Question: What is the law regarding headlights on automobiles used on state roads? How powerful can they be and how many can be used? Express the power in watts rather than candlepower or provide a conversion. What are the rules on mounting?
Answer: There are many strange interpretations of headlight requirements out there. The federal codes define manufacturing specifications and national Department of Transportation standards. There is not enough space in this paper to get into those. I'll try to summarize the state codes. Alaska Administrative Code 13.04.020 states "a motor vehicle must be equipped with at least two headlights, one on each side of the front ... must emit white light to the front ... and must be mounted at a height of not more than 54 inches from the ground, or less than 24 inches. Extra lights such as spotlights and "moose lights" can be used, but not when other traffic is approaching.
But wait, there's more!
Candlepower defines brightness, watts is the power draw. The state codes don't define wattage, but the federal standard is a 55-watt maximum for highway use. State codes list a 300-candlepower limit on headlights and is within the specs of original equipment and standard headlight replacements. Under the "Restrictions on Lighting Equipment section (13 AAC 04.145)" it explains "no more than a total of four lights on the front of a vehicle may be illuminated at any time when there is approaching traffic." You must also dim your brights when approaching another vehicle head on within 500 feet, and within 300 feet from behind.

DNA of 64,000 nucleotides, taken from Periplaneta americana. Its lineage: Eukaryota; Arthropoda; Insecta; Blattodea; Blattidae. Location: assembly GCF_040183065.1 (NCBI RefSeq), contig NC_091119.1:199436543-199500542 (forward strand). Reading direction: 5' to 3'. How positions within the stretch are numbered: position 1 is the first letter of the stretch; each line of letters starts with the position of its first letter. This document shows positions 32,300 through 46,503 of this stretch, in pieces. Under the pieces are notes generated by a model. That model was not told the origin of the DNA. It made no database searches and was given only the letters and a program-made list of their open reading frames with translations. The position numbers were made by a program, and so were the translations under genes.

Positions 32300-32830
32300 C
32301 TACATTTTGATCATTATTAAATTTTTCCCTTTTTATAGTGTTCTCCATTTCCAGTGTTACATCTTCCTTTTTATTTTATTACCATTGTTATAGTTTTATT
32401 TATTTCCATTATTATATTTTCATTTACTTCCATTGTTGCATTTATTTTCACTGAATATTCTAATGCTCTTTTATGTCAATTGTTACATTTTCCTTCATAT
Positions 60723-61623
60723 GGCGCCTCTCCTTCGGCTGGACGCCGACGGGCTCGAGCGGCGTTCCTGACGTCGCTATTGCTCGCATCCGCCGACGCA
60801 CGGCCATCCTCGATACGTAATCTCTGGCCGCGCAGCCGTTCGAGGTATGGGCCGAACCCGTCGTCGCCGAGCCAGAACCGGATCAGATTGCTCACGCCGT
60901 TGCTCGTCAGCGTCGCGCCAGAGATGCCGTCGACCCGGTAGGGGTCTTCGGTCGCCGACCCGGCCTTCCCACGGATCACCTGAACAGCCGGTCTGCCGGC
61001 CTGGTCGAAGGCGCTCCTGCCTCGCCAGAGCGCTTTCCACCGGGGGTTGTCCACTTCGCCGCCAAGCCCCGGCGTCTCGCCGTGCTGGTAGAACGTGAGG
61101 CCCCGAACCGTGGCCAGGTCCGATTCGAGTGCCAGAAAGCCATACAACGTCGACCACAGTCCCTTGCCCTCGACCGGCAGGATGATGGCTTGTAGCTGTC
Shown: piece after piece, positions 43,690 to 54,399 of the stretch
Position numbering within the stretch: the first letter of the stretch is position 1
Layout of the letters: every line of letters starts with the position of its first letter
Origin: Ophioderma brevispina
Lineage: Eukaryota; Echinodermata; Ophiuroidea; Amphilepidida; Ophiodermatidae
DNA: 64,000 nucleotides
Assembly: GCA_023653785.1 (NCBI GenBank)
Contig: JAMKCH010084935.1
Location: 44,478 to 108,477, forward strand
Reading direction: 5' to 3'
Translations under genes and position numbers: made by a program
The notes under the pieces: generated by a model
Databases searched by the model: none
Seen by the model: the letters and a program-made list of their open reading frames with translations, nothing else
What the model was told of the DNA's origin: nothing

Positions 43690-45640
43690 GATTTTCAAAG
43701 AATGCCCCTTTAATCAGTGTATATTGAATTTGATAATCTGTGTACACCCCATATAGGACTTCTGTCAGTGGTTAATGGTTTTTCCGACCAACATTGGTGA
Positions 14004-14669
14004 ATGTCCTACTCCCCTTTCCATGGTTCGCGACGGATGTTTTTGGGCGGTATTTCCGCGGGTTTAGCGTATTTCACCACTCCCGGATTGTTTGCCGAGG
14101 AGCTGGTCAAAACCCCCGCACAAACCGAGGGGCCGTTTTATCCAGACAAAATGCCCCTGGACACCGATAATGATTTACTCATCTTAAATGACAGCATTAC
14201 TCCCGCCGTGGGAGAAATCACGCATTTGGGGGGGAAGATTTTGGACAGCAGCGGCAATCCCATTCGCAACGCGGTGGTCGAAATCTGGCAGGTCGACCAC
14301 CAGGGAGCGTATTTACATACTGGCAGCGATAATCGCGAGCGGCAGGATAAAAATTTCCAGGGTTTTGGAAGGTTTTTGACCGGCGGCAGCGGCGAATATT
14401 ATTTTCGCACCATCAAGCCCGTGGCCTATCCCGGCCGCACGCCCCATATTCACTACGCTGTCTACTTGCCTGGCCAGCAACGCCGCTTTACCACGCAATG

Equally important is the aim of your headlights, low and high beams. When you pack that cord of firewood in the trunk of your 1972 Dodge Dart, you might as well have your bright beams on. If other drivers are flashing their high beams at you, there must be a problem.
All this can be made simple. Use not more than four standard factory white headlights, mounted and aimed correctly, and dim those brights.
For more details on vehicle lighting requirements visit http://fmvss108.tripod.com.
If you have questions that you would like to ask a trooper, please send them to: Alaska State Troopers, 4060 Heath St., Homer, AK 99603. Or you can e-mail them to firstname.lastname@example.org. The Alaska State Troopers remind you to always wear your seat belt. It's the law.
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